Kate Cassaday: Not in those words
Editing any author is a conversation: questions dotting the margins of a manuscript, long editorial notes, suggestions of how a cut or addition might strengthen a passage or chapter, queries to clarify purpose. It starts on the page and often spills out into long phone calls or meetings where author and editor work together to shape a manuscript into the best possible book.
With Gail, it's a loud conversation. One where nothing is off limits. And often one littered with four-letter words and helpless laughter. I wouldn't change a thing about it.
Take, for instance, the editing of Gail's most recent book, Never Too Late. That conversation started even before we'd acquired the book. Gail tells the story in NTL's introduction - how I called after reading a blog posting she'd written about how hopelessly adrift Canadians are in planning their retirement. I was adamant that retirement should be her next subject. She told me to go away. Not in those words. But then, in time, she listened.
We'd built up a lot of trust in editing Debt-Free Forever. I'd asked her literally hundreds of questions and probably shuffled as many paragraphs, but I'd always told her why - why one chapter needed to be fourth, not fifth. Why chapter six didn't belong at all. How I had no idea what she meant when she explained the FICO score. She'd complain about all the work I made her do, then burst out in a laugh like no other. And we went on from there.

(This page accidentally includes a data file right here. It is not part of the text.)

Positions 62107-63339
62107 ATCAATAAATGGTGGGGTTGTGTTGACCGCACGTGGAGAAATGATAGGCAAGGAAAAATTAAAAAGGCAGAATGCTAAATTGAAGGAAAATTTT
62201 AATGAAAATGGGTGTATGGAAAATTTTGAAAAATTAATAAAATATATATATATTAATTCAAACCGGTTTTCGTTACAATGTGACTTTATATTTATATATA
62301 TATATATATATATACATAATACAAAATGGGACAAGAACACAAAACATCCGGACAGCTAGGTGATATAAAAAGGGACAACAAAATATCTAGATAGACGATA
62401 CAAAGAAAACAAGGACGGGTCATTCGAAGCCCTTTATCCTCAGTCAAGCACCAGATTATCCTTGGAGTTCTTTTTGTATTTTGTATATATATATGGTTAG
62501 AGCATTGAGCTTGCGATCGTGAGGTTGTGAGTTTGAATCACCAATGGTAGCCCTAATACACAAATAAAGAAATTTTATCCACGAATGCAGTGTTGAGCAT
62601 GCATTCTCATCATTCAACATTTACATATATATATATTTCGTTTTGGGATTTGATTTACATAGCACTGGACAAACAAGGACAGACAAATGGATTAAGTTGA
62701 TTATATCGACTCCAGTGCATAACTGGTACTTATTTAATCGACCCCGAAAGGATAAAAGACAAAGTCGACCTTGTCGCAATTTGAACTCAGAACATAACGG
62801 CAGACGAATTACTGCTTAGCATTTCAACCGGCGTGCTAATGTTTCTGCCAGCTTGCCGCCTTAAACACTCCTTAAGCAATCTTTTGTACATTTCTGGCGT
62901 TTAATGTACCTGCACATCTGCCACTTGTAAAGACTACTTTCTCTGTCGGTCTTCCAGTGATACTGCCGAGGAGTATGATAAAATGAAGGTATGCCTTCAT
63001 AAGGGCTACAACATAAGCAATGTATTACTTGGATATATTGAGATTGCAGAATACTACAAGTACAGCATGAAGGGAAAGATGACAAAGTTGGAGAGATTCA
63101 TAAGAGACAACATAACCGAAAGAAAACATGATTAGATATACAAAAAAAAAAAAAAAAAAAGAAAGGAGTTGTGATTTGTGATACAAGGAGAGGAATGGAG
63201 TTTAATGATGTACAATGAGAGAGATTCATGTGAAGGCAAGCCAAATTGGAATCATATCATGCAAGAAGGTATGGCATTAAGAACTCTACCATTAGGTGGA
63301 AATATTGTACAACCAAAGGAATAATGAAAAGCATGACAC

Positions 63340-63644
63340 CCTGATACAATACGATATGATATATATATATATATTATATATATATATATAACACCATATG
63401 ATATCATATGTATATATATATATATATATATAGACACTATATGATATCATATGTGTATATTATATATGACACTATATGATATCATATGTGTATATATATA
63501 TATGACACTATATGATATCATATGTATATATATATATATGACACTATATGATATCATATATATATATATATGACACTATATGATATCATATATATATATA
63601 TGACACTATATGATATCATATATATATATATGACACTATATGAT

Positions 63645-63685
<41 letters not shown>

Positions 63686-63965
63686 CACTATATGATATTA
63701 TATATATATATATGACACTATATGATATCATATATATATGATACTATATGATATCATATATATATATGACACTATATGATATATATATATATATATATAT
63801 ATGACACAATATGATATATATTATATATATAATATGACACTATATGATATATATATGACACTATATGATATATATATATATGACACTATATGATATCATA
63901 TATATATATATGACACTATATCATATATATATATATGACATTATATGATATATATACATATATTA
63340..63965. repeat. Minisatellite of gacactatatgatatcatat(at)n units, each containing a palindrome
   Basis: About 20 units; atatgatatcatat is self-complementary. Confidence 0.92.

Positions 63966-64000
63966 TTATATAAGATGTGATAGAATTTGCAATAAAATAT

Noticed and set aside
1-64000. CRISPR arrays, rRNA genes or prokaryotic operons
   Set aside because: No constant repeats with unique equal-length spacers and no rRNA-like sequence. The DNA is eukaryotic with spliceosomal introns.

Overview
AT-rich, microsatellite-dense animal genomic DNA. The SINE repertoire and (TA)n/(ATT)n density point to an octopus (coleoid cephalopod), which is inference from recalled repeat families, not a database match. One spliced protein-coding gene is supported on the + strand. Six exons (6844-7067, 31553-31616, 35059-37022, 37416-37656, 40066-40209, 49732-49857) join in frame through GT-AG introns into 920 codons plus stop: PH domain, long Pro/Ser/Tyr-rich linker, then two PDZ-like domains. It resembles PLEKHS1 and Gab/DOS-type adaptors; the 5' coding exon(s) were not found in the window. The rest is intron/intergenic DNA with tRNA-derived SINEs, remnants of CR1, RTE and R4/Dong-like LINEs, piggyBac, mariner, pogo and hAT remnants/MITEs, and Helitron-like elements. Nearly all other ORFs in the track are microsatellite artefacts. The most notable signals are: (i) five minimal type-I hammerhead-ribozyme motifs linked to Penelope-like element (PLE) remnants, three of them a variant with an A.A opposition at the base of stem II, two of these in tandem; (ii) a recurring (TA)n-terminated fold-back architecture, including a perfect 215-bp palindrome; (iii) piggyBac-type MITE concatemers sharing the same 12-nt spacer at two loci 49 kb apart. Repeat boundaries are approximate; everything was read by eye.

So by the time she agreed to do Never Too Late, we'd charted the course of our editing relationship - and that was good, because NTL proved to be much tougher than her previous book. We talked a lot. At her house over salad, on my porch nursing cups of tea as my dog circled our feet. Arguing over how to get past seemingly impossible challenges, figuring out new ways to make a single book into a plan that could work for anyone. My phone would ring and the unmistakable voice would boom, "Page 288. I have no idea what you mean," and we'd go from there. Each time a new kind of knot to untie. Always a great conversation.
Kate Cassaday is Editor, Nonfiction, at HarperCollins Canada, where she commissions, acquires and edits a list of practical, popular and narrative nonfiction. She has the distinct pleasure of editing a wide-ranging list of authors that includes Claudia Dey, Arlene Dickinson, Tommy Europe, Frankie Flowers, Kelly Oxford, Lawrence Scanlan, Birgit Stutz and, of course, Gail Vaz-Oxlade.
Read Gail Vaz-Oxlade's entry in the Writers/Editors series here.